In the social sciences, forecasting is used in the science of science to make predictions on the social aspects of the development of science, on progress in science and technology, on the prospects of particular trends in scientific research, and on the structure of science, scientific personnel, and institutions (see). Forecasting is used in the social branches of medicine to predict the prospects for the development of public health. It is used in physical culture and sports, in economic geography, in the social branches of astronomy (the prospects for studying and developing the earth and space), and in the social branches of ecology (the prospects for maintaining an equilibrium between the condition of the natural environment and human society). In addition, forecasting is important in economics (see ), in sociology (predictions regarding social structure and organization, for example), in demography (predictions of the growth and structure of the population), and in philology and ethnology (the development of language, writing, customs, and national relationships). In architecture and urban planning, forecasts are made of migration and of the development of the city, the countryside, and housing. Forecasting is also used in education, cultural affairs, ethics, government, the law (legal forecasting), foreign and domestic policy, and military affairs.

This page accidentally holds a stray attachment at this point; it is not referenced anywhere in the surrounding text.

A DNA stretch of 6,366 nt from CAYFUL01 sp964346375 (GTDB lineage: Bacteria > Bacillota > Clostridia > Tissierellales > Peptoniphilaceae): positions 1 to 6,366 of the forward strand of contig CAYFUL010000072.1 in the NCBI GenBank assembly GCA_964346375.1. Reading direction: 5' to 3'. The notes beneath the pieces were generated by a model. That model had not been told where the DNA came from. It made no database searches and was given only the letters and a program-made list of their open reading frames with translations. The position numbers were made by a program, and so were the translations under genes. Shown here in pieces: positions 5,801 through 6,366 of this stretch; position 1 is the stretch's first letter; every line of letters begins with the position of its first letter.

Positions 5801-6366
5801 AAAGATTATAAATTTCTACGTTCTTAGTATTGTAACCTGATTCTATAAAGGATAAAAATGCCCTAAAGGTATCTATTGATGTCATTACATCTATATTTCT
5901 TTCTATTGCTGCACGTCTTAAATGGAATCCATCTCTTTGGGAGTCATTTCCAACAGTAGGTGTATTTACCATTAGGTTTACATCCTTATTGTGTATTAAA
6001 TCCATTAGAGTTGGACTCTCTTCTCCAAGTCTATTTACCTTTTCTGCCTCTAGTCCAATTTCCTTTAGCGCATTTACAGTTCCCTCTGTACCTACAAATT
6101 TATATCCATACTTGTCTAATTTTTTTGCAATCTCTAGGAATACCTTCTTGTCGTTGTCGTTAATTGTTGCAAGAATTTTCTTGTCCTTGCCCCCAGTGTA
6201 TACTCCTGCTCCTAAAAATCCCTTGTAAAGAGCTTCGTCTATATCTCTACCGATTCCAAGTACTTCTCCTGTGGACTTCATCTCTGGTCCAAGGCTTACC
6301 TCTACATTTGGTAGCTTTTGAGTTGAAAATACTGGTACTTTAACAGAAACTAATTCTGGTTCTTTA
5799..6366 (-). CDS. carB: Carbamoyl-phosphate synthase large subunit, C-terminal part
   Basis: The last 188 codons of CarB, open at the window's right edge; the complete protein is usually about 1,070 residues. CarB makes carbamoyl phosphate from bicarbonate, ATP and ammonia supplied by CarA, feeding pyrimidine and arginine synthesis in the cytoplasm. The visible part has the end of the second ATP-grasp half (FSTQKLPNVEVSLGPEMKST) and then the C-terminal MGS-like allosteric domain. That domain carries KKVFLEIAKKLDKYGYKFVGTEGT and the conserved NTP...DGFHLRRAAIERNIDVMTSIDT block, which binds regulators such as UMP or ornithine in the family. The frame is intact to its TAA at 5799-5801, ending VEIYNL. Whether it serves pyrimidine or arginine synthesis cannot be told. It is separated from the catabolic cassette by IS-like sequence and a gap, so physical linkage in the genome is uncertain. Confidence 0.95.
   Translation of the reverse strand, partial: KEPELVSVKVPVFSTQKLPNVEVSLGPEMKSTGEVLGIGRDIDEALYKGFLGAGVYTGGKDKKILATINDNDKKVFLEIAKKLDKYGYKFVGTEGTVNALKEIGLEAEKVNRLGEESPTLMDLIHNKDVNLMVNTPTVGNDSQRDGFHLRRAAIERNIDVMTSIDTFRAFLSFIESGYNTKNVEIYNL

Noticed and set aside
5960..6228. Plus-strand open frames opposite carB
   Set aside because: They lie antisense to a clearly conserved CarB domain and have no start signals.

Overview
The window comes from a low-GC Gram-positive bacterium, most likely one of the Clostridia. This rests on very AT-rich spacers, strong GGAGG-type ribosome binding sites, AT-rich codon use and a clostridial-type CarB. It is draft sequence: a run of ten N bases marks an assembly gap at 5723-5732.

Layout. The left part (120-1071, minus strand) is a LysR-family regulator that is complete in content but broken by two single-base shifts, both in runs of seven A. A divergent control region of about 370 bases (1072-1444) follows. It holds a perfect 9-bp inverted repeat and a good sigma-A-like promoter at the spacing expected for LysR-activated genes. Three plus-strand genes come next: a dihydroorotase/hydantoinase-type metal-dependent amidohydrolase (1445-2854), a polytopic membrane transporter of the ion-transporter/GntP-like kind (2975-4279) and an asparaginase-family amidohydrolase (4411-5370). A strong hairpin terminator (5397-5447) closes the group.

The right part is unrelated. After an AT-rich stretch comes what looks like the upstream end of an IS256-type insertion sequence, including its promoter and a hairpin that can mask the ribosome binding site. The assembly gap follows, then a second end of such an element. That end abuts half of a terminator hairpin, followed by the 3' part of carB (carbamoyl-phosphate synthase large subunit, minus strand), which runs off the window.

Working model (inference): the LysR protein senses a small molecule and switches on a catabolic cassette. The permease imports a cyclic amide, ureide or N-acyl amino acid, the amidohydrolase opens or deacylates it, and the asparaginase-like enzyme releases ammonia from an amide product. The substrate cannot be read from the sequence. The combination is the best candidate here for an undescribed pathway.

At the beginning of the 1970’s forecasting was relatively developed only in some of the natural sciences (agrohydro-meteorology), in a number of technical sciences, in the science of science, and in demography, the economic sciences, and criminology.

The classification of forecasting by branches is not yet firmly established. For example, the phrase “scientific and technological forecast” sometimes encompasses forecasting in all the natural sciences, as well as in the science of science, geography, and public health. In a broad sense, “social forecasting” means “forecasting in the social sciences,” and in a narrow sense “forecasting in sociology.”

In practice, systems of interrelated forecasts are developed in particular scientific disciplines. Depending on the aim of the prognostic research, one of the branches of forecasting plays the principal role, forming the subject matter of research, while the related branches constitute a prognostic background of previously obtained data. The prognostic background includes scientific, technological, demographic, economic, sociological, and cultural data, as well as information on domestic and foreign policy.